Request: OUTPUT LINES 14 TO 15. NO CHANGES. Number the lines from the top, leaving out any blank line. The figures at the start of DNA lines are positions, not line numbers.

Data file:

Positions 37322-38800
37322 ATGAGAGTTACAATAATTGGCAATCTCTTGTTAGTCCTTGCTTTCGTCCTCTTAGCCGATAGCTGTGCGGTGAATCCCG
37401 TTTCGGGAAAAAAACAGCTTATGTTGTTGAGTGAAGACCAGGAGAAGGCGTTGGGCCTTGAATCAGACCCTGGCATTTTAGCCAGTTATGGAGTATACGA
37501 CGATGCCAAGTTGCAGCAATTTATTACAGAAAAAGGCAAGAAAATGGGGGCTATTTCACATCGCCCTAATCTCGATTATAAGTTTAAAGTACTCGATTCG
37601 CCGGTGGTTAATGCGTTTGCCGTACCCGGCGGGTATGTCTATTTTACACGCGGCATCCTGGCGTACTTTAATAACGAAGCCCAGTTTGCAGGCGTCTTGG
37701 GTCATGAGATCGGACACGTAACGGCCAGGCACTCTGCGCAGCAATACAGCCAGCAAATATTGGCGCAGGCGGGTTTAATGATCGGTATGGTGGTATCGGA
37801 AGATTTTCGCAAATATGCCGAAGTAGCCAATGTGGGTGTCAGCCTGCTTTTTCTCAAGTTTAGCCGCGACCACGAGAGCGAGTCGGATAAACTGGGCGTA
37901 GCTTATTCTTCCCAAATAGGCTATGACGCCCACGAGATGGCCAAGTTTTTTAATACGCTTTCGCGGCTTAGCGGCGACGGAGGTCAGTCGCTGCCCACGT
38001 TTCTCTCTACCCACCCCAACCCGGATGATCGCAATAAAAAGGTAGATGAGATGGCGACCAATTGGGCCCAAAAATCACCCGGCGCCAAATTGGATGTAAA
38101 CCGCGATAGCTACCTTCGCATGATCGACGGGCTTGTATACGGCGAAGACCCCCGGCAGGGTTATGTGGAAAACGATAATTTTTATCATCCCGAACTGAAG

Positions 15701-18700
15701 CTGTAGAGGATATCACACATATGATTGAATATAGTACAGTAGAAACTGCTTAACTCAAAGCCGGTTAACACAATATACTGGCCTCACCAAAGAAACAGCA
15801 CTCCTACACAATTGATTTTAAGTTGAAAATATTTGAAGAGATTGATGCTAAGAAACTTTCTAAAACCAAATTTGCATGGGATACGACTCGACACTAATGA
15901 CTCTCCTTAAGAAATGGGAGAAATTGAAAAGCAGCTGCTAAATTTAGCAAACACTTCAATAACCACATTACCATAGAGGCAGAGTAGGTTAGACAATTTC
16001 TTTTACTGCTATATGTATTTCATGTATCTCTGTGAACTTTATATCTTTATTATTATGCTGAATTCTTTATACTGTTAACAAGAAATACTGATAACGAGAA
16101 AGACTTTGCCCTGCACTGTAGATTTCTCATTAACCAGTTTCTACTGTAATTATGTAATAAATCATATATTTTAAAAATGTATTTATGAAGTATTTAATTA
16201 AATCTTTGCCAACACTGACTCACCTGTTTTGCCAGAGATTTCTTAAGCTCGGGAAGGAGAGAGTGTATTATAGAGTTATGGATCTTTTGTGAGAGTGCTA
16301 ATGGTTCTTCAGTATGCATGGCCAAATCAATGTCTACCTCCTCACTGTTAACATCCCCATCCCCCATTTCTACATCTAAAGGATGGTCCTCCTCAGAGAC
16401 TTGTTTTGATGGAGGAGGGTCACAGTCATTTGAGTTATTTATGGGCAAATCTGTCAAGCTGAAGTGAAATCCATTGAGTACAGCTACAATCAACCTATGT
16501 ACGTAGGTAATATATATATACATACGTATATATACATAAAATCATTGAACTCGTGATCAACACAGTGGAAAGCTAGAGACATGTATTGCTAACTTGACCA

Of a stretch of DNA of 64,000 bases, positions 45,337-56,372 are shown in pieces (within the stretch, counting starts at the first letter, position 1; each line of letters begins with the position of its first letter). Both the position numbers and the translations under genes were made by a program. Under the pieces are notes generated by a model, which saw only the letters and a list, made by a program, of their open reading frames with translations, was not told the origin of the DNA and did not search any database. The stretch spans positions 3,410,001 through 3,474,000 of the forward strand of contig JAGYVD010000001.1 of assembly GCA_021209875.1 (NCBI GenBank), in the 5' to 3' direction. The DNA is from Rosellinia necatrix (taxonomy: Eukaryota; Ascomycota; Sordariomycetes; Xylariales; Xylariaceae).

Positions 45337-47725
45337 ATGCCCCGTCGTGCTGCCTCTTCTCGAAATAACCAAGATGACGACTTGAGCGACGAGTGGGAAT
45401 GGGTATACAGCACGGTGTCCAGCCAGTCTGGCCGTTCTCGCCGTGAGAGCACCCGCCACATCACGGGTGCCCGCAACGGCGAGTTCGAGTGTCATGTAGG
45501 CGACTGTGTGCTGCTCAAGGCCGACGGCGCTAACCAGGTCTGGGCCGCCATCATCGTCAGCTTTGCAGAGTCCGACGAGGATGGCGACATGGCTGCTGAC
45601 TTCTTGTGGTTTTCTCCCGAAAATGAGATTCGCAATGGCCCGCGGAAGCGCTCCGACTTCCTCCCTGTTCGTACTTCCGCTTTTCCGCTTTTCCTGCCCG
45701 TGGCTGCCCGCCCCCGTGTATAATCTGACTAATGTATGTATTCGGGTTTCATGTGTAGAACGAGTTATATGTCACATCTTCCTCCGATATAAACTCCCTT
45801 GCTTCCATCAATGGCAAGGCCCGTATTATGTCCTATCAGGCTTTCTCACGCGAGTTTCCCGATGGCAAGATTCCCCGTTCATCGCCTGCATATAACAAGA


15901 CTCTCCTTAAGAAATGGGAGAAATTGAAAAGCAGCTGCTAAATTTAGCAAACACTTCAATAACCACATTACCATAGAGGCAGAGTAGGTTAGACAATTTC
16001 TTTTACTGCTATATGTATTTCATGTATCTCTGTGAACTTTATATCTTTATTATTATGCTGAATTCTTTATACTGTTAACAAGAAATACTGATAACGAGAA